A few days ago I posted on Facebook about a care package I’d come home to six years ago, sitting in the foyer of my apartment building after Jack heard that I hadn’t been feeling very well. I still have everything that was in that care package (minus half the tissues and a couple of the packets of the Theraflu, which were put to good use in fighting my illness), tucked into a box marked “Jack Memories.” Also in the box—along with cards, movie and theater ticket stubs, concert mementos, and various other scrabs of our short time together—are a few of his T-shirts tightly wrapped inside of a plastic Jewel bag with the hopes that they’ll retain his smell (I’m afraid to open it, that the smell might escape, which somewhat defeats the purpose of the endeavor).
But I also posted how it still seemed like no one else will ever compare. That was two days ago, on Friday. And after writing that, and thinking over it quite a bit, I decided to just give up trying. Not only trying to give up finding a Jack 2.0, but to give up trying to find anyone. It’s not as though I’ve been actively looking, mind you. But I’ve always had my radar up, one eye open. I’ve checked Hinge and OkCupid every other day or so, and I’ve engaged in conversations half-heartedly with men I knew weren’t really right for me just because I felt I “should” be doing things like that because, well, it’s been almost six years now. And I’ve dated people of course, but I haven’t really dated dated anyone. After the post, though, it occurred to me that if I was going to keep comparing people to Jack, even subconsciously, then I might as well just stop wasting everyone’s time (including my own) and be happy being alone. Which I am, pretty much. I actually do like being alone. And so, Friday night, I reconciled myself to simply being myself. No flirting, no hidden agendas, no trying to attract anyone, and—if I did happen to do so (which I highly doubted, because I’ve been in a weird “I feel super unattractive” funk lately) I’d have no expectations of what he could provide for me in terms of comparing him to Jack.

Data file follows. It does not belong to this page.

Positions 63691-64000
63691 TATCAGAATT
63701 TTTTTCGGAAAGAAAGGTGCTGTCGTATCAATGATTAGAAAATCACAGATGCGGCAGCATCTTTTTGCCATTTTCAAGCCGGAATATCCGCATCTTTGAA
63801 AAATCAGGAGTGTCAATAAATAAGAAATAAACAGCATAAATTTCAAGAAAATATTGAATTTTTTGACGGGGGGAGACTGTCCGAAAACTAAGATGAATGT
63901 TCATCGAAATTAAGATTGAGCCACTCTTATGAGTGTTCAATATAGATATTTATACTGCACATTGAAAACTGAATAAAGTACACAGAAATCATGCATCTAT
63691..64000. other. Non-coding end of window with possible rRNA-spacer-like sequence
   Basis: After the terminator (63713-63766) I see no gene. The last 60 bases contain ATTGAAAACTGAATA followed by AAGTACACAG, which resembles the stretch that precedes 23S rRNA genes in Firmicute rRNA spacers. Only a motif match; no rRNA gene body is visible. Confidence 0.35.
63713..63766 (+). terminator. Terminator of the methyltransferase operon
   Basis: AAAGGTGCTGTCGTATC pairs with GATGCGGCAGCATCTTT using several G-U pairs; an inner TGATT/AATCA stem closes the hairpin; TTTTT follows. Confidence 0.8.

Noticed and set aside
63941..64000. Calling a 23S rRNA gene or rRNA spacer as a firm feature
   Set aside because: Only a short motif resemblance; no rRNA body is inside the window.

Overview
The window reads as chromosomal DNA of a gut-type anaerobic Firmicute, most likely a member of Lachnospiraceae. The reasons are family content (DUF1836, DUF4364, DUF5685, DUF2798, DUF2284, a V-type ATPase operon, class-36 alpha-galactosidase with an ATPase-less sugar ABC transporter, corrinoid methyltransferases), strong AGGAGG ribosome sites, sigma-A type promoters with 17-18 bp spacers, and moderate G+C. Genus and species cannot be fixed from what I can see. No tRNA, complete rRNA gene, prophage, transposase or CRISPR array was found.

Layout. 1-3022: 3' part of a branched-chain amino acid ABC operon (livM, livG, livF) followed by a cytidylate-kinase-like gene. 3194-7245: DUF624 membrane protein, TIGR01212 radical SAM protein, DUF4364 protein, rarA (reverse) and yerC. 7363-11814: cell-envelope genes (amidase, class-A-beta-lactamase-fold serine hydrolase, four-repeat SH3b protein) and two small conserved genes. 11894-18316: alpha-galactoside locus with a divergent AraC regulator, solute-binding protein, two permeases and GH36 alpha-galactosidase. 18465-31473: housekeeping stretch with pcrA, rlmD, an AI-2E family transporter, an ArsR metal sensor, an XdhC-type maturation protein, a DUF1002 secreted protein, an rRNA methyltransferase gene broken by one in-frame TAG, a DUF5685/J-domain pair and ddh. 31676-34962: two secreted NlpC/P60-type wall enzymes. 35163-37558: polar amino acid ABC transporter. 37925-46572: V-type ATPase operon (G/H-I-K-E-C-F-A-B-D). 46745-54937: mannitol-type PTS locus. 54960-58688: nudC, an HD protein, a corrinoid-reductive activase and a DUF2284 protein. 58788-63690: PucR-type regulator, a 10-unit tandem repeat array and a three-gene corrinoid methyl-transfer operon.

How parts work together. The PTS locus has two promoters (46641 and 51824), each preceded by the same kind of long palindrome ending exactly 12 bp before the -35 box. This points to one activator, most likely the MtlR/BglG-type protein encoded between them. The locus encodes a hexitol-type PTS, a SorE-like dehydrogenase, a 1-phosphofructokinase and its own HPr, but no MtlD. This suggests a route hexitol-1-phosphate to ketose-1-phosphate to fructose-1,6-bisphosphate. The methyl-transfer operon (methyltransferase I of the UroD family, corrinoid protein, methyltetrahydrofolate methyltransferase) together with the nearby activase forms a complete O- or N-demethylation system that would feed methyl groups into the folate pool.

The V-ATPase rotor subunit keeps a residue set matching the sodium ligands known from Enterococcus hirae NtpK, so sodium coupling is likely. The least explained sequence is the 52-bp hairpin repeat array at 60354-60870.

There’s a lot my Jack fantasy leaves out of the narrative. For one, even if Jack had lived, and even if I had convinced him to move to New York (the latter being a huge “if,” and one he would have done only because I wanted it, and one he likely would have ended up resenting me for), our life together here would be absolutely nothing like what my life is here today. His health issues prevented him from being able to walk a couple of blocks, never mind the amount of walking I do on a daily basis. There’s no way he could accompany me on my travels around the city, much less my day trips out of it. Going to Coney Island would have been an ordeal for him, so much so that I would either have started doing all of the things I enjoy in New York City alone… or stopped doing them altogether (more likely), which in turn would have made me an entirely different person. And that person probably would have been unhappy, although maybe she wouldn’t have been. Maybe Jack would have been enough. Jack and Brooklyn.
I’ll never know.
But it’s what I tell myself to make it hurt a little less, to heal a little more quickly.
Not even 48 hours after I decided I was content flying solo, I met someone who made me think a copilot might not be so bad. He reminds me of the early days with Jack, though of course it’s premature to know whether that’s true. We’ve only had a very short time together. By the time this post has been live for 48 hours, he could be a wisp of a memory. Or he could be the person who reminds me Jack wasn’t the only person in the world with the capacity to show me kindness, to understand the way my mind works and appreciate my one dimple and quirky (sometimes maddening) inconsistencies.
2,142 days is a long time to miss someone, an even longer to time to look for someone you won’t ever find. I can’t imagine I’ll ever forget what Jack was to me (how could I?), but I can put aside the notion that he was the only place I’d ever find magic. It’s been all around me this whole time, tucked away in corners I’ve been passing by all along.